Women's groups staged protests in the early 1970s. In one instance, Nell McCafferty led a group of 30 women who ordered, and were served, 30 brandies. They then ordered one pint of Guinness. When the pint was refused, they drank the brandies and refused to pay as their order was not served. In 2002, the Equal Status Act banned gender discrimination in the provision of goods and services. It defined discrimination as "less favourable treatment". Service can be refused only if there is a reasonable risk of disorderly or criminal conduct.

5 Collect her children's allowance

The 1944 legislation that introduced the payment of children's allowances (now called child benefit ) specified that they be paid to the father. The father could, if he chose, mandate his wife to collect the money, but she had no right to it.

How it changed

Responding to the report of the Commission on the Status of Women, the 1974 Social Welfare Act entitled mothers to collect the allowance.

6 Get a barring order against a violent partner

In 1970, a women who was hospitalised after a beating by her husband faced a choice of either returning home to her abuser or becoming homeless. Abusive spouses could not be ordered to stay away from the family home, leaving many women little choice but to seek refuge elsewhere.

How it changed

Women's Aid campaigned for changes in the law, and in 1976 the Family Law Act, Ireland's first legislation on domestic violence, enabled one spouse to seek a barring order against the other where the welfare or safety of a spouse or children was at risk. The orders were for three months and were poorly implemented. In 1981, protection orders were introduced and barring orders were increased up to 12 months.

7 Live securely in her family home

Under Irish law, a married woman had no right to a share in her family home, even if she was the breadwinner. Her husband could sell the home without her consent.

How it changed

Under the Family Home Protection Act of 1976, neither spouse can sell the family home without the written consent of the other.

8 Refuse to have sex with her husband

In 1970 the phrase "marital rape" was a contradiction in terms. A husband was assumed to have the right to have sex with his wife and consent was not, in the eyes of the law, an issue.

Women's adultery was also specifically penalised in the civil law, the notorious tort of "criminal conversation" or "CrimCon": a husband could legally sue another man for compensation for sleeping with his wife.

How it changed

The Council for the Status of Women urged the creation of a crime of marital rape. In 1979 the Minister for Justice Gerard Collins declined to introduce legislation to this effect. Even when new legislation on rape was introduced in 1981, the situation did not change. It was not until 1990 that marital rape was defined as a crime. The first trial, in 1992, collapsed within minutes. The first successful prosecution for marital rape was in 2002.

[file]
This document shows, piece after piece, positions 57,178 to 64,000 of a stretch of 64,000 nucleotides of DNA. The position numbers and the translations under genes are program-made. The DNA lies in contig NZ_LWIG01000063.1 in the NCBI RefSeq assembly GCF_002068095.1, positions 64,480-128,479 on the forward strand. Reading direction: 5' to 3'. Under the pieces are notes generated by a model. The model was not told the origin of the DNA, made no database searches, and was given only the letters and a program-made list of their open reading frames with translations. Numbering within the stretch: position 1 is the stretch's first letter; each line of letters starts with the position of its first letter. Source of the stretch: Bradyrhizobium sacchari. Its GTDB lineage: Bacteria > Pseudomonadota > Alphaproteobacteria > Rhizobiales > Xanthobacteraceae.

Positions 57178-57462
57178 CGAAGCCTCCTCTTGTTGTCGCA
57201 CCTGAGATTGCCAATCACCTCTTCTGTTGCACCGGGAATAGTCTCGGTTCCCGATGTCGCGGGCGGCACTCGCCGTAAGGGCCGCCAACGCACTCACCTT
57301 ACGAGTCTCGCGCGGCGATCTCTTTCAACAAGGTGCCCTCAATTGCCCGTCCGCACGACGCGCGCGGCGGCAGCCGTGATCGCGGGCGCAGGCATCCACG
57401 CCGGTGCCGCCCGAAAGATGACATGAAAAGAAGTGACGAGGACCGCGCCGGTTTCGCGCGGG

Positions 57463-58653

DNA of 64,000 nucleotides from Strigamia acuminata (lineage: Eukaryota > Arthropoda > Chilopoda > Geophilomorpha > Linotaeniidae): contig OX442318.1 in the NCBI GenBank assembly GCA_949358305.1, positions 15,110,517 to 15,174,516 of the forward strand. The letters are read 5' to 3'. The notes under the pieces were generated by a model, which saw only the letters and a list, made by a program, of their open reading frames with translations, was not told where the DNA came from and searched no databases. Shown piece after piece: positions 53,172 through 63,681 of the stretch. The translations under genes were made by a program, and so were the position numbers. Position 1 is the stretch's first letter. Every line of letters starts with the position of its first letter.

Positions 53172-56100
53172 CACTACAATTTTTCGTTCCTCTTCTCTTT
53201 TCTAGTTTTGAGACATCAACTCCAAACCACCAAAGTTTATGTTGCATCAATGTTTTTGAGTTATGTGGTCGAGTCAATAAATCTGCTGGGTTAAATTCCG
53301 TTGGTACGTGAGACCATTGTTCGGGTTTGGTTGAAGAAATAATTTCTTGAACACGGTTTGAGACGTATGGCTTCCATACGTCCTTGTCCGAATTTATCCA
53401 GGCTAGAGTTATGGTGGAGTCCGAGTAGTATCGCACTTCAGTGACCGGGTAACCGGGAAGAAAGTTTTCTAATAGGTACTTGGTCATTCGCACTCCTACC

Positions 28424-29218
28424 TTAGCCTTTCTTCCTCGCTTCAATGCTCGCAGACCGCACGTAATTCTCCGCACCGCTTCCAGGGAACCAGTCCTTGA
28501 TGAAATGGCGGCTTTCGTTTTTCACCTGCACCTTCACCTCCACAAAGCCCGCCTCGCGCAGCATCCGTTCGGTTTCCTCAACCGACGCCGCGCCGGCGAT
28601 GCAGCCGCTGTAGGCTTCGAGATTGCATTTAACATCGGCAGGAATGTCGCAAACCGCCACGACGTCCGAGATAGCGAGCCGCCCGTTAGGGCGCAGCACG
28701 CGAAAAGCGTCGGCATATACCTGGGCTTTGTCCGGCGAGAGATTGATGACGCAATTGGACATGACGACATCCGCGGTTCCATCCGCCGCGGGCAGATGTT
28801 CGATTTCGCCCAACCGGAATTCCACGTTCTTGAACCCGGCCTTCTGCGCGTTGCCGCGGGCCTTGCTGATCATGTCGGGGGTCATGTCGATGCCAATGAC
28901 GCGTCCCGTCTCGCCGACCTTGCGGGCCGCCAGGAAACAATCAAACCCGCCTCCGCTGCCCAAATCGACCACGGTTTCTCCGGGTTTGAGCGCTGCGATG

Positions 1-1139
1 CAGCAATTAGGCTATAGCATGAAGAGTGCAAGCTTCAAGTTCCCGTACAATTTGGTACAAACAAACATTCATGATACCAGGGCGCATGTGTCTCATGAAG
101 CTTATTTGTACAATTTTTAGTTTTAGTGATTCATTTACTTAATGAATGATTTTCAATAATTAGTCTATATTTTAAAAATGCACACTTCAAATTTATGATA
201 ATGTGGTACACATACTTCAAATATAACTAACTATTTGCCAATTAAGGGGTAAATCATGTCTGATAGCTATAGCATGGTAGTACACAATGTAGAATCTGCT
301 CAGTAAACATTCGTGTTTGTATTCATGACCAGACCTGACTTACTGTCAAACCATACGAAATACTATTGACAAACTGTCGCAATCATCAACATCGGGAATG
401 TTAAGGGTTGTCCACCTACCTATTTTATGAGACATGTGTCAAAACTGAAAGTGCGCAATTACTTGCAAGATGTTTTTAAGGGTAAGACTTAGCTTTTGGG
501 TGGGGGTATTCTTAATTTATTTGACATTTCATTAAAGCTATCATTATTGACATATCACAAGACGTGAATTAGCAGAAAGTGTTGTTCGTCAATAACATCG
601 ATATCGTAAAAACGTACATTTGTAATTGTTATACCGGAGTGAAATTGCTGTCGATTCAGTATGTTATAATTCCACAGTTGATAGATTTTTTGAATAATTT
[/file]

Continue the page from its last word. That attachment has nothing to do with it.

Crim Con was abolished by the Family Law Act (1981 ). The Act also, as a dubious quid pro quo, abolished the right to sue for "breach of promise" of marriage - an ancient provision that was occasionally used by jilted women, although it was in theory also available to men.

9 Choose her official place of domicile

Under Irish law, a married woman was deemed to have the same "domicile" as her husband. This meant that if her husband left her and moved to Australia, her legal domicile was deemed to be Australia. Women, who could not get a divorce in Ireland, could find themselves divorced in countries where their husbands were domiciled.

How it changed

Acting on a report from the Law Reform Commission, the Fine Gael junior minister for women's affairs Nuala Fennell drove forward the Domicile and Recognition of Foreign Divorces Bill in 1985. It granted married women the right to an independent domicile.

10 Get the same rate for a job as a man

In 1970, almost all women were paid less than male colleagues doing the same job. In March 1970, the average hourly pay for women was five shillings, while that for men was over nine. In areas covered by a statutory minimum wage, the female rate was two-thirds that of men.

How it changed

Legislation on equal pay was introduced in 1974 and employment equality legislation followed in 1977, both as a result of European directives.

NOTES: Last week I mentioned the price of Ferriter’s book. Its a mighty tomb, and is expensive. However Tomás Kenny contacted me to say that Kenny’s price at Liosbán is a great deal at €25.21. Tomás also says that every new book at Kenny’s is reduced, including the best selling Atlas of the Great Irish Famine; and Jamie Oliver, the best selling cook in Europe at the moment.